Don Merton’s career in saving rare birds may well have been mapped out for him at the tender age of four, when he and his brother would collect goldfinch chicks from Wainui Beach at Gisborne and give them to their grandmother’s canary to raise.
Half a century later as he battled to save the black robin from extinction, that early attempt at fostering a chick from one species with a parent from another would come back to him, strengthening his conviction that the only way to save many of New Zealand’s rare birds is by being bold and being radical.
“There simply isn’t time to test pretty theories,” says Merton. “Rare species can’t wait. A third of all our birds are either rare, threatened or endangered. We can’t just go along thinking nature will sort everything out.”
Don Merton never wanted to do anything else than work with wildlife. He trained in the New Zealand Wildlife Service at a time when the organisation had a strong research backing and a practical, team-based approach to species management. “But no money,” he says. Then, as now, saving endangered species moved hearts more than it moved chequebooks.
“We achieved some amazing things, though,” he adds. He was involved in developing new techniques of capture and transfer of birds, centring around the use of tape recorded calls and decoys to lure them into mist nets, and then shifting them to new locations in specially constructed boxes.
“No sooner had we perfected the technique than rats got on to Big South Cape [Stewart Island] and we were able to move in with confidence and save the saddlebacks from extinction. That was the first time in the world that a bird in imminent danger of extinction had, through direct human intervention, been restored to viability in the wild.”
The success did not go unnoticed. Requests started to come in from around the world for the New Zealand Wildlife Service to assist in rare species work. One of those requests had to do with Christmas Island and its rapidly declining populations of native birds.
Merton likes a challenge. In fact, the greater the impossibility quotient, the better he likes it. Christmas Island was just such a challenge. The island’s resources are owned jointly by the Australian and New Zealand Governments and Australia asked the New Zealand Wildlife Service to come to the rescue of threatened species there. The nine endemic bird species were all under threat from habitat loss due to phosphate mining on the island. Bird numbers were plummeting as the jungles were being cleared. One bird, the rare Abbott’s booby, had the unfortunate habit of nesting in trees above the best phosphate deposits. It was in serious danger of extinction, yet the controlling mining interests were unconcerned.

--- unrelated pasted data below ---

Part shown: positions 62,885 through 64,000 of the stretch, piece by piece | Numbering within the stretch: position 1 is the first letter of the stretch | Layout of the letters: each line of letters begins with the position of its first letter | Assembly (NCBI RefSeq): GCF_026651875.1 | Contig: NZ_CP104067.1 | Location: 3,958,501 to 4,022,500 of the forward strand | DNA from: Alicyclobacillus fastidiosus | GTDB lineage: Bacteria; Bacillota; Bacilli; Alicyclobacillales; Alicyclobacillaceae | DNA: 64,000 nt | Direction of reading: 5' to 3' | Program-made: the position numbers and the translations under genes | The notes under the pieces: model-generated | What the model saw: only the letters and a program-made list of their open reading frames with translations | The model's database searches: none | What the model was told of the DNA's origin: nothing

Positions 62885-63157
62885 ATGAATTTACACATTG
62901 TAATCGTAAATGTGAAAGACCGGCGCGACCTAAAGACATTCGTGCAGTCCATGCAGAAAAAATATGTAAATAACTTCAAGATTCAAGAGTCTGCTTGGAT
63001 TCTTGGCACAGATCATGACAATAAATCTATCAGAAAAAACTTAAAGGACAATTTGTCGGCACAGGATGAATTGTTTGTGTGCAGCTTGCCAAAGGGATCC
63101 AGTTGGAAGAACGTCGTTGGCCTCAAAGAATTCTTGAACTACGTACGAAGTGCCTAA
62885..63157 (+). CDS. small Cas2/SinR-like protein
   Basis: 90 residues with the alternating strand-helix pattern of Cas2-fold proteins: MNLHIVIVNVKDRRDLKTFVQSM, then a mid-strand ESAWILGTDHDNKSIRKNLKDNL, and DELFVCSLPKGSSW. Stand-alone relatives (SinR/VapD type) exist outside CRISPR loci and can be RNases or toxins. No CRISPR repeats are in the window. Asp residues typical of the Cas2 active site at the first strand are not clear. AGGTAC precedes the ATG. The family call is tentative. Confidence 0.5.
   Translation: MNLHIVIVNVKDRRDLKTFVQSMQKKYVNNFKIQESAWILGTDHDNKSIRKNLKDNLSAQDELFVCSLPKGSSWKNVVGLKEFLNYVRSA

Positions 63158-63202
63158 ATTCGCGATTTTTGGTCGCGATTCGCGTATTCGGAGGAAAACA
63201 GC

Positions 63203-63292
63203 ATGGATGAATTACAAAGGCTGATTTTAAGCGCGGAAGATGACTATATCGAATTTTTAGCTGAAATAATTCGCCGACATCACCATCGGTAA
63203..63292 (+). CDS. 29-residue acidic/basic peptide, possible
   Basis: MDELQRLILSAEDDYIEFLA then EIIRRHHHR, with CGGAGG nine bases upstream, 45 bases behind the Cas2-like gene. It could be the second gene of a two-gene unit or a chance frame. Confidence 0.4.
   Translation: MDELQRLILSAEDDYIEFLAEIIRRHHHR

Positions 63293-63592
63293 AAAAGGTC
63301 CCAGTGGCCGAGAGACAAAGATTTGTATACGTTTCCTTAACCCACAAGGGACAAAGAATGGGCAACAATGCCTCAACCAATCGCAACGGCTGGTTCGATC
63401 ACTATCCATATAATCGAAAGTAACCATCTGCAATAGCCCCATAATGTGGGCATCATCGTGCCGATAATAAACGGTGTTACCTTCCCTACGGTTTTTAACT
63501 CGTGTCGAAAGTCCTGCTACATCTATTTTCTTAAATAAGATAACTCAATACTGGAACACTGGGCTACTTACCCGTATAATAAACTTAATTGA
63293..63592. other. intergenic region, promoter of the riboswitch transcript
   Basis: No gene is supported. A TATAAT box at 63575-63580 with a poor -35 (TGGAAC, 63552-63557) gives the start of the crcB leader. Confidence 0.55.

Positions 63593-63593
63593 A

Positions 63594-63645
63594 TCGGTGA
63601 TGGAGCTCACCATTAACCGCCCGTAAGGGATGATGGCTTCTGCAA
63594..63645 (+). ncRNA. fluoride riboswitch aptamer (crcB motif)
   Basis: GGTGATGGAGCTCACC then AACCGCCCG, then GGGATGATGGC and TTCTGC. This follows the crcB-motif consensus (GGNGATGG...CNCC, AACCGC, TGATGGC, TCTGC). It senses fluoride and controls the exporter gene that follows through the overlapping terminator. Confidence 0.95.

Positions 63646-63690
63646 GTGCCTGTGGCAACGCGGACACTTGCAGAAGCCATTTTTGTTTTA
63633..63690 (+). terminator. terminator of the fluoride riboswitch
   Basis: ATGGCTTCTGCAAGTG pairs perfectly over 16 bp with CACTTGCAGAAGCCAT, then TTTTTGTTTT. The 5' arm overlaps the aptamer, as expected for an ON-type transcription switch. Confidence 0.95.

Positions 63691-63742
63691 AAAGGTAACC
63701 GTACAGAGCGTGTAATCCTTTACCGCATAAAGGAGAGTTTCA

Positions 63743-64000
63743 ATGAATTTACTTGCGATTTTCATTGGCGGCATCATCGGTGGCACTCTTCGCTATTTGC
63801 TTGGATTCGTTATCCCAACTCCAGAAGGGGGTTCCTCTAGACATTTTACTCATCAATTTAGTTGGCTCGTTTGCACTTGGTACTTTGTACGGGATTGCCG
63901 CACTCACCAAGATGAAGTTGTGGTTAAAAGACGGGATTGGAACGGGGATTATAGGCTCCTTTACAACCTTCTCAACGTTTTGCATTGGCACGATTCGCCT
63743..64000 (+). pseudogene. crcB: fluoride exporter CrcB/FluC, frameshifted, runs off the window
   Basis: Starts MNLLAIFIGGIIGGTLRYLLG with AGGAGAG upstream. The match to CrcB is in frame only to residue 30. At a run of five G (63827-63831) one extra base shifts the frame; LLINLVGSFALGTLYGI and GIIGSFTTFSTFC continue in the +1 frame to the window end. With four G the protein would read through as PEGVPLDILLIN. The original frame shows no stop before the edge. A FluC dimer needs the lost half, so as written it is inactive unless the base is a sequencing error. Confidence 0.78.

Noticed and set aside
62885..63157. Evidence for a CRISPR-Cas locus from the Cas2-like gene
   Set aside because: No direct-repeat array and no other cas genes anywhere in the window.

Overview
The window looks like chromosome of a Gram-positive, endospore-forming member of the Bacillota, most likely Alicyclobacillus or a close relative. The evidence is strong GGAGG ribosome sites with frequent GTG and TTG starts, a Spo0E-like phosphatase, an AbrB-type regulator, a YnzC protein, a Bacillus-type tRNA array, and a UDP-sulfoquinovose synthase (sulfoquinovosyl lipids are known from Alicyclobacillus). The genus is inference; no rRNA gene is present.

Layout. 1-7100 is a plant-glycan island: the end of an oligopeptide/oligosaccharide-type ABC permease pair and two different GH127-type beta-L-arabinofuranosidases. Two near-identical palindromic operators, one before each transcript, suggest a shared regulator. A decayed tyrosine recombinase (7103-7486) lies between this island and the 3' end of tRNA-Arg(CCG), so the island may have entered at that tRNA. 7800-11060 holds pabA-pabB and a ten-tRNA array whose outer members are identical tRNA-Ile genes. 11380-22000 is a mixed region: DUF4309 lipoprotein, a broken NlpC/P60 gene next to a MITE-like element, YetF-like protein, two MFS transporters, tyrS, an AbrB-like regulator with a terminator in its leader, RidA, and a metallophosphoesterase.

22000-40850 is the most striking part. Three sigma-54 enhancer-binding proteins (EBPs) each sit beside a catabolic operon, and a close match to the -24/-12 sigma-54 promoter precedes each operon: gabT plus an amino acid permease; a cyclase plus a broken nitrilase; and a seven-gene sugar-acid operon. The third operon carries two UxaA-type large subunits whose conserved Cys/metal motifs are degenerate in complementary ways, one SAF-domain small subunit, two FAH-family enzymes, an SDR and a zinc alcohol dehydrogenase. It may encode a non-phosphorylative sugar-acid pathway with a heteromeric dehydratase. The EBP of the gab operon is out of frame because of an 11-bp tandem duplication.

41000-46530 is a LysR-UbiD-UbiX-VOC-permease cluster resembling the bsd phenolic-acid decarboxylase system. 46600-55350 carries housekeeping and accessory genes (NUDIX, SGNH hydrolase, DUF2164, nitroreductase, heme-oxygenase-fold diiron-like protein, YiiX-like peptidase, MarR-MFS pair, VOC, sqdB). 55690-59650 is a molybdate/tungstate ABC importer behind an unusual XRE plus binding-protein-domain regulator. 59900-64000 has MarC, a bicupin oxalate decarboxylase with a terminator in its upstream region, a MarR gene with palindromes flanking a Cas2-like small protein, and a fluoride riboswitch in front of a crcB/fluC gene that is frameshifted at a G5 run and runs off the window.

“The managers of the mining operation were old school types with no concept of conservation values,” says Merton. “We argued with them till we were exhausted, but finally it sank in, especially when we talked about the children and what they would think if we let the native birds become extinct.”
Success came in the form of part of the island being set aside as a national park. From being opponents, the mining companies changed tack and became very supportive, filling some mines with topsoil and planting trees. Now the children are taught conservation in school.
It is a situation that has been repeated elsewhere, with the noisy scrub bird in Western Australia and the echo parakeet on Mauritius. In each case Merton was fighting against the odds to save birds that were in imminent danger of extinction.
Merton is a realist, and he admits that he gets depressed when he thinks about the enormity of the problem we face even in our own country. Despite Zealand’s strong conservation movement, Merton doubts whether we have the resources of people or funds to avoid further extinctions here.
“Endangered species management is such a vast field, such an exciting field, but it’s still in its infancy. It’s shoestring budget territory and it really exploits the dedication of those who take it up. To work effectively in this area you have to live with the animal—eat, drink and sleep it, think about it constantly until you instinctively know the right thing to do.
“New Zealand is a leader at the moment, but if we don’t get more people involved we’re going to lose more species. The kakapo is one of the most remarkable animals alive today, yet it’s on the brink of extinction and it’s up to this current generation to save it. If we lose it, it’s gone forever. Nothing is more important; this bird is top of the tops.”
To Don Merton any extinction is a national tragedy and an international loss. He remembers the photographs he took of the Stead’s bush wren and the Stewart Island snipe, both now extinct.
“At the time we didn’t appreciate the drama of it all. Most of us thought saving species was a darn sight easier than it really is. Every time I see that photo [of the wren] I think, ‘If it happened in my lifetime, it will probably happen again.’
Merton talks wistfully of the Wildlife Service, its training programmes, its people. “It takes a crazy kind of dedication to do this work,” he says. “In 30 years of being in the Wildlife Service only a handful excelled in the rare species area. Then they would get married and their spouses wouldn’t let them go away for three months or six months at a time. Not too many people have a knack with animals or the commitment to it or the personal freedom to do it. And most want to get on and move up the career ladder.”
He looks around his “tiny little chookhouse of a cubbyhole” in the Department of Conservation and wonders who will take up the challenge.
As he says, “Rare birds can’t wait for the economy to pick up.”